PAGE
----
The patient has a gender. Men and women’s differences go well beyond biology and physical characteristics. The State of Men’s Health report outlines these differences from the male’s perspective. Ph.D. Svend Aage Madsen, Vice President of European Men’s Health Forum (EMHF) which is associate member of EPF, looks at these differences.
Men’s life expectancy is four to eight years lower than women across Europe. There is also a strong gender dimension to lifestyle choices and risky behaviours. They place men at higher risk of ill health than women.
However men feel generally more satisfied about their health and well-being than women. It is the same for patients. Men react differently towards treatments and bad news than women. While women seek consolation, men get away from pain, take distance or ‘opt out’.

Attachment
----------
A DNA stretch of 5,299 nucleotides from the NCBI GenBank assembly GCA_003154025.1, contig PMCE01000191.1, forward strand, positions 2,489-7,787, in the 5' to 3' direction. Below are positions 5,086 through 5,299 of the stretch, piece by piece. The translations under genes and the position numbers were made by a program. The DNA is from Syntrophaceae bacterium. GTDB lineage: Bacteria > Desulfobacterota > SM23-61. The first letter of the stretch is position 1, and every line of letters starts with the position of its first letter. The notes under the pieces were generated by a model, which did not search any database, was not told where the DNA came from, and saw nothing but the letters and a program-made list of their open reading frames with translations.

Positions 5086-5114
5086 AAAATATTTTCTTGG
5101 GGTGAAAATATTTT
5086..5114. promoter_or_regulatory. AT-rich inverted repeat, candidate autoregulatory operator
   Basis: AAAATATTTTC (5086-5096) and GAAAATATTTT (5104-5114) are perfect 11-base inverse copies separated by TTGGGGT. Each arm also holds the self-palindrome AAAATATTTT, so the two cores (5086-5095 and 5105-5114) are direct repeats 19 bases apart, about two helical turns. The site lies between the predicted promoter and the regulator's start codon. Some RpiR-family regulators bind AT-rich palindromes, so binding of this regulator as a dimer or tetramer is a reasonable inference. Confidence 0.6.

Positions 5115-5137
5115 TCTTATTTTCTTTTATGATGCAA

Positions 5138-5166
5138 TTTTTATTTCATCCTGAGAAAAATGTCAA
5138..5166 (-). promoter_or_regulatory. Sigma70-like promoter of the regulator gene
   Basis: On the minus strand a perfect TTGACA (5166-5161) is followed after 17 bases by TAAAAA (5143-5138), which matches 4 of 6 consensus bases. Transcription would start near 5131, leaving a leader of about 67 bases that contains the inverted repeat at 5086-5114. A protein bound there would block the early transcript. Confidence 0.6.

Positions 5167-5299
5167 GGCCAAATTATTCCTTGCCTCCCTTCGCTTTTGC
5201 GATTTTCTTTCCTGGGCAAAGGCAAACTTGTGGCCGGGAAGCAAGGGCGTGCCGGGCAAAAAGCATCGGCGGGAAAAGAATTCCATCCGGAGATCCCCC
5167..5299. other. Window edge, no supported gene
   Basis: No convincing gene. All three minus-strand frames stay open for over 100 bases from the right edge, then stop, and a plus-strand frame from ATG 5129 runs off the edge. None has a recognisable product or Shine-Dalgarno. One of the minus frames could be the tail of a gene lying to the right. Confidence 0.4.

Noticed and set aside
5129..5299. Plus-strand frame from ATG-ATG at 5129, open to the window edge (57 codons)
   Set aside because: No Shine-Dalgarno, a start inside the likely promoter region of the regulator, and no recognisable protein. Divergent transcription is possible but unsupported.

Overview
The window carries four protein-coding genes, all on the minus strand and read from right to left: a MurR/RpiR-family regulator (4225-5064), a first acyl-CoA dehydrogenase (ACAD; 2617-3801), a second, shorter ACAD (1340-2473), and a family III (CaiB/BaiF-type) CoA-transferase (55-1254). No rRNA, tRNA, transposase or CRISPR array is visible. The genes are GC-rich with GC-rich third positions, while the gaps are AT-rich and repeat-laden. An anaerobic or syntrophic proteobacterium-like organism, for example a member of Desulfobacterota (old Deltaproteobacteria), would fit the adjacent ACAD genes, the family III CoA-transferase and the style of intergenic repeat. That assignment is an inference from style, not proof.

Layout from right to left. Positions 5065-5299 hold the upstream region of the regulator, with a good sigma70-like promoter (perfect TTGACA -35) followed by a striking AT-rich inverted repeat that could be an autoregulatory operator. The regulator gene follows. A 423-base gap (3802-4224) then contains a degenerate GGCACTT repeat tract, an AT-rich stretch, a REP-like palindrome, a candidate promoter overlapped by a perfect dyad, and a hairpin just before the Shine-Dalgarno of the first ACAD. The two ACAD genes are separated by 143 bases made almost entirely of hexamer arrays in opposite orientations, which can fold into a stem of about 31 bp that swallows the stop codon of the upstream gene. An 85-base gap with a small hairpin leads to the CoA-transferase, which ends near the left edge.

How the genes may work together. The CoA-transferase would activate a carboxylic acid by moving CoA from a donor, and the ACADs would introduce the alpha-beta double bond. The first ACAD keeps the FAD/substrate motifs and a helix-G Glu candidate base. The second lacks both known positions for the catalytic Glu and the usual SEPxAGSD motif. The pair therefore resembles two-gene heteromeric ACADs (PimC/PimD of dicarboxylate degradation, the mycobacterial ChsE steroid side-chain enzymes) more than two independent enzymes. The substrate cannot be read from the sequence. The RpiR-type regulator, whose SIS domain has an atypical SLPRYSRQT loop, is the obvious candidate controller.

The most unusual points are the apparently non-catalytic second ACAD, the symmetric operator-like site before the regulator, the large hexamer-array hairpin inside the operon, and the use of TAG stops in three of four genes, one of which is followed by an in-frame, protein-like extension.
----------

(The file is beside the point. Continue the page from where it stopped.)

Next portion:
Looking at healthcare through a ‘gender lens’ has enabled fresh insights to be gained. Gender equality initiatives are of course needed. Key health policies are indirectly affecting men’s health in a positive way, such as smoking bans, road safety legislation, health and safety in the workplace.
However health care systems must take into consideration gender differences and therefore develop more male-sensitive services. They have to consider that men will often want to diminish the patient role and the impact of the disease in everyday life. They have to deal with the fact that men often need to maintain autonomy and self-determination as patients and prefer advice to help.
“Time to improve men’s health: the next step for the EU?”- This issue will be raised at the European Commission with the presence of the new Commissioner for Health Tonio Borg on 19 March. Link to the event information: http://www.sundmand.dk/Invitation%20to%20Mens%20Health%2019th%20of%20March%202013.pdf